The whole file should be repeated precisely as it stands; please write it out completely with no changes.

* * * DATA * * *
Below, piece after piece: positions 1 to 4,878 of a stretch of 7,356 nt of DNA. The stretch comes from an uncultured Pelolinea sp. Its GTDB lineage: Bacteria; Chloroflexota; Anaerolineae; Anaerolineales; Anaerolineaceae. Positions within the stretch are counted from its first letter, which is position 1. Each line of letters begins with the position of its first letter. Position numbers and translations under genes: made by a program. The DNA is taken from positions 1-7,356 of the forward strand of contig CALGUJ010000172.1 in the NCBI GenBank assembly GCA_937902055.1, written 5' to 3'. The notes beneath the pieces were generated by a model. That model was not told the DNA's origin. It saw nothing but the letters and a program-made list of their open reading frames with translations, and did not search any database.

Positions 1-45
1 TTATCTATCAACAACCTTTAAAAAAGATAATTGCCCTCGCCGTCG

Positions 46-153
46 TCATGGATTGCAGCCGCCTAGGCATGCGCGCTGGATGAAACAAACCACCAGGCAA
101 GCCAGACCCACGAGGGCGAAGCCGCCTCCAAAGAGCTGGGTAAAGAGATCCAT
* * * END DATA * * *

Below, piece after piece: positions 1 to 4,878 of a stretch of 7,356 nt of DNA. The stretch comes from an uncultured Pelolinea sp. Its GTDB lineage: Bacteria; Chloroflexota; Anaerolineae; Anaerolineales; Anaerolineaceae. Positions within the stretch are counted from its first letter, which is position 1. Each line of letters begins with the position of its first letter. Position numbers and translations under genes: made by a program. The DNA is taken from positions 1-7,356 of the forward strand of contig CALGUJ010000172.1 in the NCBI GenBank assembly GCA_937902055.1, written 5' to 3'. The notes beneath the pieces were generated by a model. That model was not told the DNA's origin. It saw nothing but the letters and a program-made list of their open reading frames with translations, and did not search any database.

Positions 1-45
1 TTATCTATCAACAACCTTTAAAAAAGATAATTGCCCTCGCCGTCG

Positions 46-153
46 TCATGGATTGCAGCCGCCTAGGCATGCGCGCTGGATGAAACAAACCACCAGGCAA
101 GCCAGACCCACGAGGGCGAAGCCGCCTCCAAAGAGCTGGGTAAAGAGATCCAT